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Latin American Countries Band Together To Fight Growing Problem Of Investor-State Disputes

from the US/EU-take-note dept

As Techdirt has observed, investor-state dispute resolution (ISDR) is turning into a major weapon that corporations can deploy against nations in order to claim damages for some alleged loss of future profits as a result of government action — for example, stricter health or environmental regulations. Last year alone, 62 new investment arbitration cases were initiated against nations, and a record award of $1.77 billion was made against Ecuador.

Given that fact, it is perhaps not so surprising to see that country leading a new alliance of nations affected by ISDR and aiming to fight back:

Leaders of several Latin American countries have set up a new coalition to coordinate actions to face the growing number of international legal suits being taken against governments by transnational companies.

A ministerial meeting of 12 countries held in Guayaquil, Ecuador, decided on several joint actions to counter the threat posed by these law suits, which have claimed millions or even billions of dollars from governments.

“No more should small countries face law suits from big companies by themselves,” said Ecuador’s Foreign Minister Ricardo Patino, at a media conference after the meeting which he chaired. “We have now decided to deal with the challenges posed by these transnational companies in a coordinated way.”

As well as holding a conference on the subject, and creating an observatory to monitor cases, the countries agreed to set up a new regional arbitration center for settling investment disputes. This is designed to address one of the biggest problems with the current ISDR mechanism:

The proposed centre is to provide an alternative to existing international tribunals which are seen as biased in favour of investors’ interests.

The tribunals, such as ICSID (based at the World Bank in Washington), have also been accused of being mired in conflict of interest situations. Only a few arbitrators hear a majority of cases, with many of them also appearing as lawyers for companies in other cases, and some being board members of transnational companies.

The above article goes on to explain that there have been around 500 ISDR cases so far, with a high number involving Latin American countries: Argentina, Ecuador, Venezuela and Mexico have each had 20 to 30 ISDR actions brought against them.

A background note explaining the reason for the meeting said that arbitration proceedings and claims by European and US multinational companies against a growing number of states of the South have dramatically increased.

These costly litigations, the majority of which were decided in favour of the investors, not only affect the States’ fiscal situation but pose a serious challenge to their national jurisdiction and sovereignty, and compromise on-going development plans in Latin America and other regions.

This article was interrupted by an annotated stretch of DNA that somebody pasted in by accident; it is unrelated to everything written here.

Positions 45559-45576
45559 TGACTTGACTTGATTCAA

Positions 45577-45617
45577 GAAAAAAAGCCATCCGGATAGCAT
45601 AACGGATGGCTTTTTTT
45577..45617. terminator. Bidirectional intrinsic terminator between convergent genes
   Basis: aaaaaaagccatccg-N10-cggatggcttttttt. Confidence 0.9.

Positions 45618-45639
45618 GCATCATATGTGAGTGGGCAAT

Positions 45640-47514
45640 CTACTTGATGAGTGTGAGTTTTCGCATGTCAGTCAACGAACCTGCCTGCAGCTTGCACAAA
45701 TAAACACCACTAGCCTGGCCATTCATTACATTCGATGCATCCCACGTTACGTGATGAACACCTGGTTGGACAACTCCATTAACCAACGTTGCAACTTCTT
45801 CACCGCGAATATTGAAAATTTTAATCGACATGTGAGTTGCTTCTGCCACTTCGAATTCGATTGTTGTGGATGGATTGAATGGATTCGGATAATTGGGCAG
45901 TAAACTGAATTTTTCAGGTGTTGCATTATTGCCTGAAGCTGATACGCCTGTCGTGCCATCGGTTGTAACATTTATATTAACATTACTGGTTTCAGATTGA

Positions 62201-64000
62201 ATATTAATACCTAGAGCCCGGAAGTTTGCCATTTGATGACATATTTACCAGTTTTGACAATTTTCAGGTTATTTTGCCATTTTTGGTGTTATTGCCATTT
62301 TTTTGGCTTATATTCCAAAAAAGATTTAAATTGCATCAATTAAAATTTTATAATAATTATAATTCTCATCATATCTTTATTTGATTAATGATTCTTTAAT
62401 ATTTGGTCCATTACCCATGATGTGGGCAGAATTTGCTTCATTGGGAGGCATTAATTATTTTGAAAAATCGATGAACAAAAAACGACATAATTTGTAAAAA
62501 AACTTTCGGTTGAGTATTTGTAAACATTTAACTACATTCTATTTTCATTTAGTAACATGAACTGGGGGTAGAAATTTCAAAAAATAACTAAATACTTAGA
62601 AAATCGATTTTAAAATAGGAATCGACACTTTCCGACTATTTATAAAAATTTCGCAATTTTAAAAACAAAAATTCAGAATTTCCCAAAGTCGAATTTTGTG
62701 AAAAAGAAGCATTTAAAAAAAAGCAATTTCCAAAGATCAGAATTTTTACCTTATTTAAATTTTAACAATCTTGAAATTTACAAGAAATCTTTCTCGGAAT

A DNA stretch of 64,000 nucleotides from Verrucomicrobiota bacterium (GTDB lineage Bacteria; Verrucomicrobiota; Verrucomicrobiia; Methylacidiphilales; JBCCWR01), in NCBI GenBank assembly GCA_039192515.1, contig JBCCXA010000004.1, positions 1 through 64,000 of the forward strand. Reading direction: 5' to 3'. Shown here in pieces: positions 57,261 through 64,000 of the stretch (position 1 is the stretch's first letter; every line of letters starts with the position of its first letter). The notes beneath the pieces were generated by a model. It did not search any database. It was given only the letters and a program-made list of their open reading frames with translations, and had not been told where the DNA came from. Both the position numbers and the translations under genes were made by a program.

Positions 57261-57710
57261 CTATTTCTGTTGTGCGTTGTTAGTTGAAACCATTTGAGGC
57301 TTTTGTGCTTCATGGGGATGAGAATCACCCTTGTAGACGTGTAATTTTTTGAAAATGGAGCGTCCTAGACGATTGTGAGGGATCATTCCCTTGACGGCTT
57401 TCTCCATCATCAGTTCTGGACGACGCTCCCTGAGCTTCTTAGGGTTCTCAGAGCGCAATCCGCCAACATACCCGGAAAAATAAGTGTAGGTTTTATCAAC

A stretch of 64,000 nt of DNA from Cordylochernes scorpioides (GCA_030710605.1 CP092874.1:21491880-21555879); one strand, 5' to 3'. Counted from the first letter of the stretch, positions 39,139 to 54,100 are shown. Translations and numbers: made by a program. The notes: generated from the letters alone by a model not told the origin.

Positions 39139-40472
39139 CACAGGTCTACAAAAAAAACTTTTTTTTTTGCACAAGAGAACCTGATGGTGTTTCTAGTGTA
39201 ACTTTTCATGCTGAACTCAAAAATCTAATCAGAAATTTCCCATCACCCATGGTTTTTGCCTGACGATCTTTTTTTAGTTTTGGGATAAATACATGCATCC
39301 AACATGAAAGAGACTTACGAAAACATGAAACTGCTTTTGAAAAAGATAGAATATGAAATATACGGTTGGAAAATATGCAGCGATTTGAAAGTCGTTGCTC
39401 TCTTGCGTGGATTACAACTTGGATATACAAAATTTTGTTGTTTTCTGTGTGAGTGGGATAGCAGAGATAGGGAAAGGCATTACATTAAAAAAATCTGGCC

This problem originated in the 1990s when bilateral investment treaties were signed by developing countries in the expectation of attracting foreign investments, but the negative consequences of such commitments have now become evident, said the note.

In other words, what seemed like a fairly minor issue when signing up to the investment treaties many years ago has since grown into a serious threat to many countries’ finances and even sovereignty. That’s something that both the US and EU would do well to remember when negotiating the TAFTA/TTIP agreement, which seems certain to discuss the possible inclusion of ISDR measures suffering from exactly the same problem.

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Comments on “Latin American Countries Band Together To Fight Growing Problem Of Investor-State Disputes”

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Androgynous Cowherd says:

Entitlement to future profits

As is so often the case, much of the problem stems from including a notion of “entitlement to future profits”. The original intent of such agreements was to give companies a recourse if they, say, built a factory in Unstablestan, commies held a revolution, and the factory was seized and nationalized.

Limit these agreements to the companies’ physical property that already exists — to tangible assets — and explicitly disclaim any applicability to future anythings or to “intellectual property” or anything else than physical facilities and inventory the company owns and has in the country, and the problems should go away.

out_of_the_blue says:

(Sigh.) The very purpose of these treaties is to entangle gov't --

for the benefit of international banks and corporations, NOT the people. Therefore your advice: “That’s something that both the US and EU would do well to remember when negotiating the TAFTA/TTIP agreement,” only shows that you’ve totally missed the true actors, their motives, and goals.

Here’s a tip, minion: just assume that international banks and other international corporations drive national policy of US and UK, then analyze from there.

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